Traditionally, tip-ups were spooled with Dacron line, though the newer braided lines are becoming more popular. The thicker, heavier Dacron or braid is more visible and easier to handle than monofilament or fluorocarbon line. Anglers typically attach a length of less-visible mono or fluorocarbon to the main line, generally with a swivel, to serve as a leader. The hook is tied to the leader.

“I generally use a couple of feet of leader, though with pike I’m not sure that’s necessary,” Goniea said. “I’m more likely to use a wire leader.”
Tip-ups are more closely associated with pike fishing than any other species here in Michigan, but they can be used to pursue most any species.

Fishermen may use up to three tip-ups at one time. The devices must be marked with the name and address of the owner and must be under the immediate control of the angler; you can’t set them, leave, and come back to check them later. If you did, you’d be missing most of the fun, Goniea says.

“The biggest thrill of tip-up fishing is when you get a flag, you never know what’s on the end of your line,” he said. “You don’t know if it’s going to be 10 inches or 40 inches. If you pick your lakes strategically—choose lakes that are known to have populations of large fish–you never know what you’re going to get.”

Learn more about fishing tips, opportunities and resources on the DNR website www.michigan.gov/fishing.

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Sanctuary vs. Nature Center

By Ranger Steve Mueller

By Ranger Steve Mueller

By Ranger Steve Mueller


A nature sanctuary has a primary purpose for preserving the native species that inhabit ecosystems evolved in a particular environment. A nature center’s focus provides education and human experiences in nature to help people understand the intricate workings of the natural world communities.

Sanctuaries and nature centers can serve both purposes to some degree. I receive calls and e-mails from people interested in exploring Ody Brook Nature Sanctuary. Visitors are welcome even though the sanctuary is a privately owned sanctuary. We appreciate groups and people to call or e-mail to request permission so we know when to anticipate use or schedule guided activities. Donations are welcome to support management. The trail system traverses native communities in various stages of plant and animal habitat succession.

We manage the oak upland forest ecosystem to include early succession field, shrub, and pioneer forest stages that attract and maintain the greatest variety of species as habitat communities develop to the mature forest. Similar management in the wetland forest community maintains areas in early stages of community development for more sun-loving wetland plants and animals within the forest.

The management helps more than 250 plant species, 24 mammal, 11 herps, 51 butterflies, and over 100 bird species thrive. We have not surveyed dragonflies, fungi, fish, or other taxonomic groups well but are in the process. Management focus provides suitable living conditions for the greatest biodiversity of native species. Part of the sanctuary focus is to help people learn about native communities so we welcome visitors to come and learn even though primary focus is ecosystem biodiversity preservation. Hopefully people will gain ideas for managing a portion of their property to enhance biodiversity.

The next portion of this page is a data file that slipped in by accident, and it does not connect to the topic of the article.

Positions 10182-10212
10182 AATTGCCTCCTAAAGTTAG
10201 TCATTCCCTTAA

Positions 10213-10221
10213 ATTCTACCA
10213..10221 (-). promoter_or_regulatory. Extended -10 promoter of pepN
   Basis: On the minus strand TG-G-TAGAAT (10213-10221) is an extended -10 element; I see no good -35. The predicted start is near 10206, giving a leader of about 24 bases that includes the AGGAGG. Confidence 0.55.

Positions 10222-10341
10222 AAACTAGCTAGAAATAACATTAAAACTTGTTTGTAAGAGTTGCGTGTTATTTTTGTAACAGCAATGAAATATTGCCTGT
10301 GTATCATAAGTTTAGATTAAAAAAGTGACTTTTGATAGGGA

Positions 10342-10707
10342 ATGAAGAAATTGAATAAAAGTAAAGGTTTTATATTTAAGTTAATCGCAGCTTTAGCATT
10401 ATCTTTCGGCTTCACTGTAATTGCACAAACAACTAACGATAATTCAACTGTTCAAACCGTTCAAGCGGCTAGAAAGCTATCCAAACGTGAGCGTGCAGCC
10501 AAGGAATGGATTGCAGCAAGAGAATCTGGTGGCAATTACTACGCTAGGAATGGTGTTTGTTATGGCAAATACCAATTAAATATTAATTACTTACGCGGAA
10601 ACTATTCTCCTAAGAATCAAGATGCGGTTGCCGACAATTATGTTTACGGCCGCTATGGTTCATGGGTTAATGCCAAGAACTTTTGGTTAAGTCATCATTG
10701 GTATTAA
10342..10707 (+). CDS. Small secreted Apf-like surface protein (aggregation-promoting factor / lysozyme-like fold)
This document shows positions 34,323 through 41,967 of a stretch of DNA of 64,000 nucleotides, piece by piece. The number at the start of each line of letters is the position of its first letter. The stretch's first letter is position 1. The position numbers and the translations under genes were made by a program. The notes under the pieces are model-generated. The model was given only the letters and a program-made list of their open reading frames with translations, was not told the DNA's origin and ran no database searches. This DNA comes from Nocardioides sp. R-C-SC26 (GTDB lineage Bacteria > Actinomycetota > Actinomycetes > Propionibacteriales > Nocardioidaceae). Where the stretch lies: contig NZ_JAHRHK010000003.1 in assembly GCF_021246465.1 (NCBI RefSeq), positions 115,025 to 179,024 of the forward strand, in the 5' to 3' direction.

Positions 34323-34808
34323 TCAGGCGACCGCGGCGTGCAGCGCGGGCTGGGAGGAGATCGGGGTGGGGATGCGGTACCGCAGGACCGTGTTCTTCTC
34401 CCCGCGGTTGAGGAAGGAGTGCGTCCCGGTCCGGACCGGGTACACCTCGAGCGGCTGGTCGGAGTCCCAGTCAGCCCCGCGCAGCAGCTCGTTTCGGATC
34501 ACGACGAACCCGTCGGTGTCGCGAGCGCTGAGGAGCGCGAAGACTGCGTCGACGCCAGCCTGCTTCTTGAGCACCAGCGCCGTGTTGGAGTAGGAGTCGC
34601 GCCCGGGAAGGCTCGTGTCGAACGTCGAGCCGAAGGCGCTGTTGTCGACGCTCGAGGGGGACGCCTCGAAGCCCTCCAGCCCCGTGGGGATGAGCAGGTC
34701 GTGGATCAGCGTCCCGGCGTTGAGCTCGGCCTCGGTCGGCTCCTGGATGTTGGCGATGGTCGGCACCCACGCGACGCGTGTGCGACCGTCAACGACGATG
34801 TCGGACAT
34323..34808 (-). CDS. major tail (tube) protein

Visitors should support safe survival of species that make Ody Brook their home. Create minimal disturbance when hiking Ody Brook. During the 20 years I was director at Howard Christensen Nature Center, our focus was experiential education for Kent Intermediate School District groups where we taught science, social studies, language arts, and mathematics core curriculum to support classroom education with real world experiential education. This was accomplished in native communities and their associated habitats. To teach in native habitats it was necessary to manage the nature center in a manner that preserves natural communities while providing exploratory activities. Both preservation and education were part of the vision for the nature center.

Guided hikes to explore nature niches at Ody Brook can be organized for fee-based programs tailored to personal or group needs. This spring consider an evening watching the woodcock mating display, wildflowers walk, tree identification, bird watching, or other ecological explorations.

Mickey Shortt Jr., a fellow naturalist from North Carolina, recently shared the vision for the role of naturalists and interpreters of our natural and cultural heritage. He said: “At our sites, we are the voice: of the place, of the life within our site, and for conservation and preservation of our natural and historic areas.” I encourage each of us take responsibility for our personal home sites to ensure healthy nature niches greet future generations.

Natural history questions or topic suggestions can be directed to Ranger Steve (Mueller) at odybrook@chartermi.net Ody Brook, 13010 Northland Dr, Cedar Springs, MI 49319-8433 or call 616-696-1753.